“To invent,” said Thomas Edison, “you need a good imagination and a pile of junk.”
Many people took those words to heart when perhaps they shouldn’t have. Below are a few examples.
In 1941, a Mrs. D. M. Ackerman of Hollywood, California designed a Vacuum Beauty Helmet. Also known as the Glamour Bonnet, the Vacuum Beauty Helmet was supposed to improve your complexion by sucking air out of the helmet, resulting in decreased atmospheric pressure and thus glowing skin. (And I assume: fainting ladies.) Shockingly, the Vacuum Beauty Helmet was not a success and was quickly declared a failure.
By 1963, people were bone tired of answering their phones. Just think – this was way before caller ID and answering machines. Whoever was on the opposite end of that ringing phone was anybody’s guess. Thus the Phone Answering Robot was invented. How lovely! Or … not really. Would you want this thing in your home?
Not only was the Phone Answering Robot rather large and downright creepy, it didn’t talk. This left its tasks to nothing more than picking up the phone, and not so much answering the phone. Thus, no one was waiting in lines on Black Friday hoping to purchase the Phone Answering Robot (that really didn’t answer the phone). Everyone had to wait until the 1980s for answering machines to be readily available.
Another dud invention was the Cigarette Umbrella, for all of those cigarette smokers who like their cigarettes dry but didn’t mind getting wet themselves. Because otherwise, wouldn’t they just use a regular umbrella? That way, they would stay dry and so would their cigarette.
Perhaps that is the very reason why the Cigarette Umbrella didn’t fly off the shelves and regular umbrellas did.
The last sad invention is on a personal note. My father had some strange inventions of his own. Or rather, just really bad ideas.
His first invention was a type of chimney cleaner. My parents had recently moved into their home and the only form of heating the house possessed was a wood stove. As my father stood in the living room, surveying the home’s primitive heating system, he realized that cleaning the stovepipe would be wise before its first use. However, that was when common sense stopped. Deep within the recess of my father’s brain a voice told him that hiring a professional chimney cleaning service was unnecessary. The only thing those men would do – he reasoned – would be to clean the stovepipe with a scrub brush. A scrub brush that is similar in shape and form to a … pine tree.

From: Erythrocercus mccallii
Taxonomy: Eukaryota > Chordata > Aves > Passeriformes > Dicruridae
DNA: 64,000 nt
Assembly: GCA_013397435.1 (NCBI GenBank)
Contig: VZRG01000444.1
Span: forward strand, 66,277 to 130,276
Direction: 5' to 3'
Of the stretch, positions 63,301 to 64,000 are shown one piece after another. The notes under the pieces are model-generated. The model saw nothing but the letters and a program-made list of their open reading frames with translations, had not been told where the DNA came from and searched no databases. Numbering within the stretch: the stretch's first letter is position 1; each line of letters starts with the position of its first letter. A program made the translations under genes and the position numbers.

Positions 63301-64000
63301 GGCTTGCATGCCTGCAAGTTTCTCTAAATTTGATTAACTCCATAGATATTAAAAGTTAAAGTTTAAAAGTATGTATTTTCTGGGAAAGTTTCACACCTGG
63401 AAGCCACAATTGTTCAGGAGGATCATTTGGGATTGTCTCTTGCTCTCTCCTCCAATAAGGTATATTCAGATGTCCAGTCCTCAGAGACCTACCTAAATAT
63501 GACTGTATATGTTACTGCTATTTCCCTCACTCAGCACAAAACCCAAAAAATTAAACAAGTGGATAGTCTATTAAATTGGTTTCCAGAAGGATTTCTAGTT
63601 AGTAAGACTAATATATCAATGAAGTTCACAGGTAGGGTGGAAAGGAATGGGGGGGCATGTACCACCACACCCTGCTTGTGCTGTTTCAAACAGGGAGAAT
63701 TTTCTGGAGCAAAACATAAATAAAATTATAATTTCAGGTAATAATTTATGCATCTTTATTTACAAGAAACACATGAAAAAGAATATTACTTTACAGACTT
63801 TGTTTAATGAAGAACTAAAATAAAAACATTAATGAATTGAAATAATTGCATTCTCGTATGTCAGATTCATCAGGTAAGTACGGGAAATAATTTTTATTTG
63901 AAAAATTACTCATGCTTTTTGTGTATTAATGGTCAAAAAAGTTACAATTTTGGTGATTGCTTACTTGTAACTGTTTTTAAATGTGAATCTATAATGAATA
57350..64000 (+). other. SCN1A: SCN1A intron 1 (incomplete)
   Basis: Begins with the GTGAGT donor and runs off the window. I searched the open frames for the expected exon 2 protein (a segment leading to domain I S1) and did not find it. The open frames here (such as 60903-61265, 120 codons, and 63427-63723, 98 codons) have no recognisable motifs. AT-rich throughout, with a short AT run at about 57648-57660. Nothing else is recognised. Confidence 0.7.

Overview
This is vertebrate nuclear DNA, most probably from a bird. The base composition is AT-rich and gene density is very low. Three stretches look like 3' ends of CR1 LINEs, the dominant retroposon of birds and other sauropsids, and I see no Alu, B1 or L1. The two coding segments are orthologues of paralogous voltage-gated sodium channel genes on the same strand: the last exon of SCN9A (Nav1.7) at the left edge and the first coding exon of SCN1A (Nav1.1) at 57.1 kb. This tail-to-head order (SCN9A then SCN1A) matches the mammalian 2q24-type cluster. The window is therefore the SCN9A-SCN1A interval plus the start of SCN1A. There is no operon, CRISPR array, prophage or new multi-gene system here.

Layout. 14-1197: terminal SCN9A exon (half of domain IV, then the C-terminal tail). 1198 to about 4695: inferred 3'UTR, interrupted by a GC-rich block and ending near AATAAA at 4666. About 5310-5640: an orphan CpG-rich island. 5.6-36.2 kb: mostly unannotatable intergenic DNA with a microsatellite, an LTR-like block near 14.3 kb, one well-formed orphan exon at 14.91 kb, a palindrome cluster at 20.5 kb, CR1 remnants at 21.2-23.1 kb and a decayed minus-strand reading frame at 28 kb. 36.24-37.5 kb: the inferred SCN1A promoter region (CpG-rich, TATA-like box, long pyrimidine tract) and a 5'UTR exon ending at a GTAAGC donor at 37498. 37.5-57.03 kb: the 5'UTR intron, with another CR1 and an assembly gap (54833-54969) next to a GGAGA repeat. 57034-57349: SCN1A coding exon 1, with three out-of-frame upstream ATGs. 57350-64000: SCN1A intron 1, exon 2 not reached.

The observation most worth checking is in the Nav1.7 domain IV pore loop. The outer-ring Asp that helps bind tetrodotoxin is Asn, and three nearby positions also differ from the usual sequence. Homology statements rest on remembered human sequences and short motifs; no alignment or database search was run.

Off my father went, chainsaw in hand, into the patch of woods behind the house and returned with a small pine tree. He proceeded to climb onto the roof and lower the pine tree into the stovepipe. He intended on scrubbing the pipe with the pine tree, but there is a reason professional chimney cleaners don’t use trees to clean chimneys. (Bert in Mary Poppins danced on the London rooftops with a Chimney Brush – not a Blue Spruce.) Tree branches aren’t flexible. Trunks don’t bend.
When my mother returned home from grocery shopping, she found a pine tree suspended from the stovepipe in her ceiling. The tree was stuck. Ash and soot were everywhere. The white curtains she had hung on the living room windows were now a dull gray. My mother put down the grocery bags, summoned me and my brother, and packed us in the car where she proceeded to drive to her sister’s house in Rhode Island. She said it was the only action she could think of to save their marriage.
So I would like to add to Mr. Edison’s famous quote: To invent, you need a good imagination, a pile of junk, and some common sense.
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